I recently found an interesting piece on Psychology Today titled, “Nine Signs You’re Really an Introvert.”It’s written by Susan Krauss Whitbourne, a professor of Psychological and Brain Sciences at the University of Massachusetts Amherst.
Whitbourne writes, “When we think of people as being introverted, we often wrongly assume that they are people who don’t like people. However… introverts can be warm, interested in others, and powerful in their own right.”
I agree with this observation. Some people assume introverts are shy or anti-social, but many of us don’t fit that description at all.
Until recently, I considered myself an introverted extrovert. I reasoned that I liked hanging out with friends and going out on the weekends, there was no way I could be an introvert.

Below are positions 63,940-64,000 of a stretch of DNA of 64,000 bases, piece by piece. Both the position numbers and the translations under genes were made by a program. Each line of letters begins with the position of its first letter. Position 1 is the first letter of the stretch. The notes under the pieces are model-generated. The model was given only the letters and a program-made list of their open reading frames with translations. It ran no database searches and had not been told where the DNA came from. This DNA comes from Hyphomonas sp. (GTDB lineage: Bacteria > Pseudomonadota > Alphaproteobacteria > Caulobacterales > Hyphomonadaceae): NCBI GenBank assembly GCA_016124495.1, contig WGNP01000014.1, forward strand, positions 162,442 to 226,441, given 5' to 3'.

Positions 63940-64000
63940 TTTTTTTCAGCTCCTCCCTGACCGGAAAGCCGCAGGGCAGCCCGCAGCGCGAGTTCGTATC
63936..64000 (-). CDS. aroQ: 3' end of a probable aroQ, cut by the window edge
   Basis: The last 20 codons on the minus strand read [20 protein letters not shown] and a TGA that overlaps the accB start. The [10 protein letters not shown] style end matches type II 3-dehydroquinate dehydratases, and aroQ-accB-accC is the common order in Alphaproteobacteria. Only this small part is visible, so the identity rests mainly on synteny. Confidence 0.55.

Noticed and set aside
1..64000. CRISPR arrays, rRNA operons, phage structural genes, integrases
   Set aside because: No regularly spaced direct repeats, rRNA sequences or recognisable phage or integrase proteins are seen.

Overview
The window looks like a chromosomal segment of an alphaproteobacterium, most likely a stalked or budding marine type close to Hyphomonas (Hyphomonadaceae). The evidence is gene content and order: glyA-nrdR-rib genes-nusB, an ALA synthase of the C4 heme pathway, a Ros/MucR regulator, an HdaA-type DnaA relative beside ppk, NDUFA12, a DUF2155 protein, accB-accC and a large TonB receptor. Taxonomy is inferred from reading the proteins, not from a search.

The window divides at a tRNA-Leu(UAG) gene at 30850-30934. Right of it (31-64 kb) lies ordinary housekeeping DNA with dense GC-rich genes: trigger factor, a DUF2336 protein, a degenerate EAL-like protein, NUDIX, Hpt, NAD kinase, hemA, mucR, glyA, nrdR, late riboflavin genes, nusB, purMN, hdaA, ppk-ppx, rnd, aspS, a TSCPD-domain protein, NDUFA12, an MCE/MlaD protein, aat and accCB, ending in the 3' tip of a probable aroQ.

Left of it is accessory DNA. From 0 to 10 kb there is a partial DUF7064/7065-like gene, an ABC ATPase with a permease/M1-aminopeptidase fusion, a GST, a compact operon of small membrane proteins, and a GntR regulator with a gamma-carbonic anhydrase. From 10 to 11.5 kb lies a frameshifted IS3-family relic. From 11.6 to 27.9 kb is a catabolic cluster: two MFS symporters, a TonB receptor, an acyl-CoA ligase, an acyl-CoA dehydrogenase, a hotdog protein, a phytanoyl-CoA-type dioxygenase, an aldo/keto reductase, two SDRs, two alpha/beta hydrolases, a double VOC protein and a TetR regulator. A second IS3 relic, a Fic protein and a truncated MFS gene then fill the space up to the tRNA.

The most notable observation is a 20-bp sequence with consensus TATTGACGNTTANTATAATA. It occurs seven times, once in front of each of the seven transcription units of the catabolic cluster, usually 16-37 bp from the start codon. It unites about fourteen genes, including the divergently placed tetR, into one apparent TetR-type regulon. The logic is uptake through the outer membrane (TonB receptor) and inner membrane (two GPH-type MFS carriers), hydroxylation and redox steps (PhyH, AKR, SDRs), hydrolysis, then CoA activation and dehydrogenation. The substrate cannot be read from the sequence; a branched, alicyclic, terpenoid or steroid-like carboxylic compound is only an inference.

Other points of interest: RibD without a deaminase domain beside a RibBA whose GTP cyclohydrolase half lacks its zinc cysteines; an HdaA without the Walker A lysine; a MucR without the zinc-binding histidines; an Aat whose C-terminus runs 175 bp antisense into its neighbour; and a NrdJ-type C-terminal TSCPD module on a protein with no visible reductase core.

What I didn’t understand is that being an introvert can simply mean “[enjoying] having time to yourself.”
Whitbourne says, “When you have the chance to take a break, you’d rather spend time reading, playing video games, or just listening to music… even though there are plenty of times that you enjoy social get-togethers.”
This is how I realized I identified much more with introverts than I ever would with extroverts. It’s not that introverts don’t enjoy being social– we just need more time to ourselves.
This “quiet time” is how we recharge our energy, process things, and become more in touch with ourselves. It is, as Whitbourne puts it, “important to [our] sense of well-being.”
To me, it’s an advantage that we introverts can be content with our own company. We can go to a house party, but we’re just as happy sitting in bed watching Netflix.